Abraham Maslow The Hierarchy of Needs by ijr13051

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									  Abraham Maslow
The Hierarchy of Needs
      Linda Zimmerman
          Professor
   of Student Development
  Oakton Community College
        ABRAHAM MASLOW
• was a leading humanistic
  psychologist (Third
  Force)
• developed the Hierarchy of
  Needs
• promoted the concept of
  self-actualization
• was born in 1908,
  Brooklyn, New York
           Maslow’s Early Life
• was the eldest of seven
  siblings
• was a poor student as an
  adolescent
• was pressured by dad to
  become an attorney
• took one law class, dropped
  out of college for one year
• entered U of WI one year
  later to study scientific
  psychology
     Maslow’s Professional Life
• studied dominance in monkeys
• received Ph.D. in experimental
  psychology in 1934
• was on the Brooklyn College
  faculty, 1937-1951
• was on the Brandeis U faculty,
  1952-1969
• became a fellow of Laughlin
  Foundation in CA
• died in 1970, age 62
Hierarchy of Needs
           growth

              emotional



                     physical
Hierarchy of Needs




Physiological Needs
      Physiological Needs


• food
• water
• air
• sleep
    Food: A Most Powerful Need
• South American
  Rugby team
  crashed in 1970
• Food was the most
  pressing problem.
• They ate human
  flesh for survival.
• Even the strongest
  taboo was broken
  to fill the basic
  need for food.
  Food: A Most Powerful Need
• Ik tribe in Uganda forced
  to give up hunting and
  live on unfertile land
• long standing social
  mores dissolve - people
  became psychopathic
• “ngag”, word for food,
  also becomes word for
  good
• parents steal food from
  children, children from
  other children
Hierarchy of Needs




  Safety Needs

Physiological Needs
               Safety Needs
• from physical attack
• from emotional attack
• from fatal disease
• from invasion
• from extreme losses
     (job, family members,
      home, friends)
 Safety: A Most Powerful Need
• when frightened, our
  thoughts and energies are
  diverted
• threat of, or actual attack
  creates “fight or flight”
  reaction
• threats to safety can be
  physical or emotional
Hierarchy of Needs




  Love & Belonging
       Needs

  Safety Needs

Physiological Needs
          Love and Belonging
            (social/emotional)

• Inclusion - part of a group:
     colleagues, peers,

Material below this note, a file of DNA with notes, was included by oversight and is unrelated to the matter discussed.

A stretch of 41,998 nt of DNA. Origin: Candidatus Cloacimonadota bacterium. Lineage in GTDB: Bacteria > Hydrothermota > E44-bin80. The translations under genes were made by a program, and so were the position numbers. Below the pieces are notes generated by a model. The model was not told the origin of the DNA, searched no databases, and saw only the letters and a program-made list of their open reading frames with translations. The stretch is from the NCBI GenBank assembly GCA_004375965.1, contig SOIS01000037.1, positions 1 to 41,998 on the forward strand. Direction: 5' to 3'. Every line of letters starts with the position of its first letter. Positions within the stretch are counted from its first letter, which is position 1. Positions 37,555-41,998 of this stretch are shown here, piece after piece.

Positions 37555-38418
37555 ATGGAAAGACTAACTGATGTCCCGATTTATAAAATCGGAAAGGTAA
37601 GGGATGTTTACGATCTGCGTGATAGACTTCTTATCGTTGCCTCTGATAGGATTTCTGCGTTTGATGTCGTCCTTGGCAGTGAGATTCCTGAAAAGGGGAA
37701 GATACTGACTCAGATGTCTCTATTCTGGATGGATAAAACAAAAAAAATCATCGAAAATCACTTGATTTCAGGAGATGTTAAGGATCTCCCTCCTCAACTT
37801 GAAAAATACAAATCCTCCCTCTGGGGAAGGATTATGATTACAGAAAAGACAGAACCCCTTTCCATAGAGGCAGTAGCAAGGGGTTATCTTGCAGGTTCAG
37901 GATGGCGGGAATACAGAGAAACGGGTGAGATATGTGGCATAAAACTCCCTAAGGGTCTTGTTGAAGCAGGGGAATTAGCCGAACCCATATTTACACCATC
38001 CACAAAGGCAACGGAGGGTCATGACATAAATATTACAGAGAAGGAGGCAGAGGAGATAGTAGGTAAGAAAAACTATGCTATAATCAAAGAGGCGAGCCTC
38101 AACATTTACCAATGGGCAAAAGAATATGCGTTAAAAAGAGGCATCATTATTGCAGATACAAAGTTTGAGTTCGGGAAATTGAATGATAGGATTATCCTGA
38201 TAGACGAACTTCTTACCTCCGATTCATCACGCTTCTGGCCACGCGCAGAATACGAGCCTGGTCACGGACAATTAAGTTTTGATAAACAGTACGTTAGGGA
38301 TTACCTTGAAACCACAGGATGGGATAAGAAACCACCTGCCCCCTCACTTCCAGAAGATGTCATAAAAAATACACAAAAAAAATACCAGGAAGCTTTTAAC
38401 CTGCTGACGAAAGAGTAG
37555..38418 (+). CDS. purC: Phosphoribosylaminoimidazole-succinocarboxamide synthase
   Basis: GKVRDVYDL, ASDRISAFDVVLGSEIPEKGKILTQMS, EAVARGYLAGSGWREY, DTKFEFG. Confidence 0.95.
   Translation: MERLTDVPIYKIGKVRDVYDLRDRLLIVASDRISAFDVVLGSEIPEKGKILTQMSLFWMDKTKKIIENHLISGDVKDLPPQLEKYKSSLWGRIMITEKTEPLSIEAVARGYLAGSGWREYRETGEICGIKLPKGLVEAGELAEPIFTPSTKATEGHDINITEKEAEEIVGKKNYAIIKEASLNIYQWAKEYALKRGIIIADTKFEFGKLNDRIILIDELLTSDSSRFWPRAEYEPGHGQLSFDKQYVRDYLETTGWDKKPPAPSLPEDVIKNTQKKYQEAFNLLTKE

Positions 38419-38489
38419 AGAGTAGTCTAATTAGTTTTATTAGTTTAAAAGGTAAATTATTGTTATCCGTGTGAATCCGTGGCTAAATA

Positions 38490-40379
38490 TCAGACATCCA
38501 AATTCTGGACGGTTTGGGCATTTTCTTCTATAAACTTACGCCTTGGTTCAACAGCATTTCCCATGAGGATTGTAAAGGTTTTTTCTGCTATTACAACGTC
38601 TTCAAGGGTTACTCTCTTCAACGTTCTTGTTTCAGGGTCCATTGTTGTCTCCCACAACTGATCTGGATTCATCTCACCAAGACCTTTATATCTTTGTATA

family, clubs
• Affection - love and
     be loved
• Control - influence over
     others and self
 Love and Belonging:
A Most Powerful Need
Hierarchy of Needs



       Esteem
       Needs
  Love & Belonging
       Needs

  Safety Needs

Physiological Needs
            Esteem Needs
             emotional (ego)
• respect from others through:
     awards
     honors
     status
• respect for self through:
     mastery
     achievement
     competence
Esteem from Self and Others:
   A Most Powerful Need


Congratulations
           Hierarchy of Needs
                                   B- Needs
              Self-Actualization   (being)
                    Needs          Higher needs

                   Esteem
                   Needs

D- Needs     Love & Belonging
Deficit           Needs
Survival
             Safety Needs

           Physiological Needs
    Some Self-Actualizing People from
                History
•   Abraham Lincoln
•   Thomas Jefferson
•   Mahatma Gandhi
•   Albert Einstein
•   Eleanor Roosevelt
•   William James
•   Benedict Spinoza
            Self-Actualization Needs
• stop cruelty and exploitation
• encourage talent in others
• try to be a good human being
• do work one considers worthwhile
• enjoy taking on responsibilities
• prefer intrinsic satisfaction
• seek truth
• give unselfish love
• be just
     B-Needs of the Self-Actualized

•   Truth            •   Completion
•   Goodness         •   Justice and order
•   Beauty           •   Simplicity
•   Unity            •   Richness
•   Aliveness        •   Effortlessness
•   Uniqueness       •   Playfulness
•   Perfection and   •   Self-sufficiency
    Necessity        •   Meaningfulness
      Qualities of the Self-Actualized
•   An non-hostile sense of humor
•   Intimate personal relationships
•   Acceptance of self and others
•   Spontaneity and simplicity
•   Freshness of appreciation
•   More peak experiences
•   Democratic values
•   Independence
Peak Experiences
Moments of Pure Bliss

								
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